Polymer Flex-pivot for Roller Tensioning in the Lunar Thermal Shutter Mechanism
A number of dust mitigation measures were implemented in the lunar shutter design (as described in previous example), from simple techniques such as selecting geometry to minimize dust ingress into sensitive areas, through to more elaborate measures such as lightly preloaded polymer seals used to keep dust out of the wheel bushings.
A flex-pivot support, utilising the Almatech technology – patent EP3371061 “Large Angle Flexible Pivot” (breadboard flex-pivot shown at left), was selected to support the retractable film of the thermal shutter. Selection was based on it’s inherent dust-resilience and long predicted lifetime for the actuation scenario of the mechanism.
Calibration Mechanisms for EO
EarthCARE Broadband Radiometer Calibration Mechanism Assembly
The mechanism consists of two nested bearing assemblies driving a chopper drum and a calibration drum. The former controls the passage of light into the three telescopes while the latter positions the viewing baffles and calibration sources, which are intermittently brought into view to calibrate the instrument.
Although both consist simplistically of a brushless DC motor and optical encoder, both have very different operational requirements in terms of load, lifetime and motion profiles.
More information can be found in the following ESMATS paper on the EarthCARE.
Precision Optical Mechanisms
SPICE Scan and Focus Mechanism
The Scan and Focus Mechanism (SFM) is one of four mechanisms that form the SPICE (SPectral Imaging of the Coronal Environment) instrument. SPICE is a high resolution imaging spectrometer operating at ultraviolet wavelengths and is one of six remote sensing instruments on Solar Orbiter.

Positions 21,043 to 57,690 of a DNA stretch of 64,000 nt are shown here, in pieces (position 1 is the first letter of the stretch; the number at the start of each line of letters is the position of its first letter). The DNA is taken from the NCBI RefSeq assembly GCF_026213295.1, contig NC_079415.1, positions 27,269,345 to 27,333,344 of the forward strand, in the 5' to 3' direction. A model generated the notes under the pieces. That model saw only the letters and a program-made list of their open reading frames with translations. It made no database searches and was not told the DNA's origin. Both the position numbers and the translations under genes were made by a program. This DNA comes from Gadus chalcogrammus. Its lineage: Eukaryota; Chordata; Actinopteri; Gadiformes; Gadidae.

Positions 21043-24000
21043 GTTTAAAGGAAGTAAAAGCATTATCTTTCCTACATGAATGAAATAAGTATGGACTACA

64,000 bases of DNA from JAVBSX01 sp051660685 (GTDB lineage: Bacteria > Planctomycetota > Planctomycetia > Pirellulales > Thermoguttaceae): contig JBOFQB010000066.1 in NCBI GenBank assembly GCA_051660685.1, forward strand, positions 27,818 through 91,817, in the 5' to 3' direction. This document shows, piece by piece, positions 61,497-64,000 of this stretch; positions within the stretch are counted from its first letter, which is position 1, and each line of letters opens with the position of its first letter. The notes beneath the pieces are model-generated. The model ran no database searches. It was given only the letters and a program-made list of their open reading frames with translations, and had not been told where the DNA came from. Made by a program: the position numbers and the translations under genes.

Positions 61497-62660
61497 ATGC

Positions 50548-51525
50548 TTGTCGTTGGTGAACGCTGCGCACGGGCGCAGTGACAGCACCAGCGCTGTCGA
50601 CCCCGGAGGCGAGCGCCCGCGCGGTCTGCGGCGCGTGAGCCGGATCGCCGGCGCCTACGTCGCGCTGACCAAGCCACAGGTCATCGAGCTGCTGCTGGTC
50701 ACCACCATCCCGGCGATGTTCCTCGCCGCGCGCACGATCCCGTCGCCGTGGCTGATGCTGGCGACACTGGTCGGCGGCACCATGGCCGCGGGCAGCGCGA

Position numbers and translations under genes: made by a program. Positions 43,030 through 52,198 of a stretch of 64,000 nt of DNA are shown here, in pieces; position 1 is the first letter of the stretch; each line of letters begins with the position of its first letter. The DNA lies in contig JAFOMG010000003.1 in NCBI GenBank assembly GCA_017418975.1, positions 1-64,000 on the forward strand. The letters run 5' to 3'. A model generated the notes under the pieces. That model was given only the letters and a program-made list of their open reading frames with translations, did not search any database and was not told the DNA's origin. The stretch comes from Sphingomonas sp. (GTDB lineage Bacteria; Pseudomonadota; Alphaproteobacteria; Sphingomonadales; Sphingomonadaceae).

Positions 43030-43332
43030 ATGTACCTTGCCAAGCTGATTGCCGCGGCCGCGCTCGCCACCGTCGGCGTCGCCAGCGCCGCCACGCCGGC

The mechanism is required to continuously scan during three 10-day observation windows per orbit, with a total of up to 160 days of observing over nominal and extended operations. This equates to almost 70,000 end-to-end scan cycles over the full 8 arcmin rotation range (equivalent to 16 arcmin on the solar disk), with nearly 6000 allocated to ground activities before the application of lifetime factors. The minimum slit width is 1 arcsec and the repeatability target is ±0.1 arcsec.
Focus adjustment will be performed as required during in-orbit commissioning and between observation windows over a range of up to ±0.5mm with 64 and 32 full cycles allocated to ground and orbital cycles respectively. The required resolution is 1µm or better although adjustment steps will typically be at 5µm intervals.
The mechanism is designed to provide nominal performance between -30°C and +60°C and is required to withstand non-operational temperatures during flight of -60°C to +65°C. The SFM is also subject to the strict contamination requirements of an extreme ultraviolet
optical system, which impacts aspects such as lubrication selection and process control. Consistent with previous similar solar missions such as the long-lived SOHO spacecraft, the use of only solid lubricants was specified.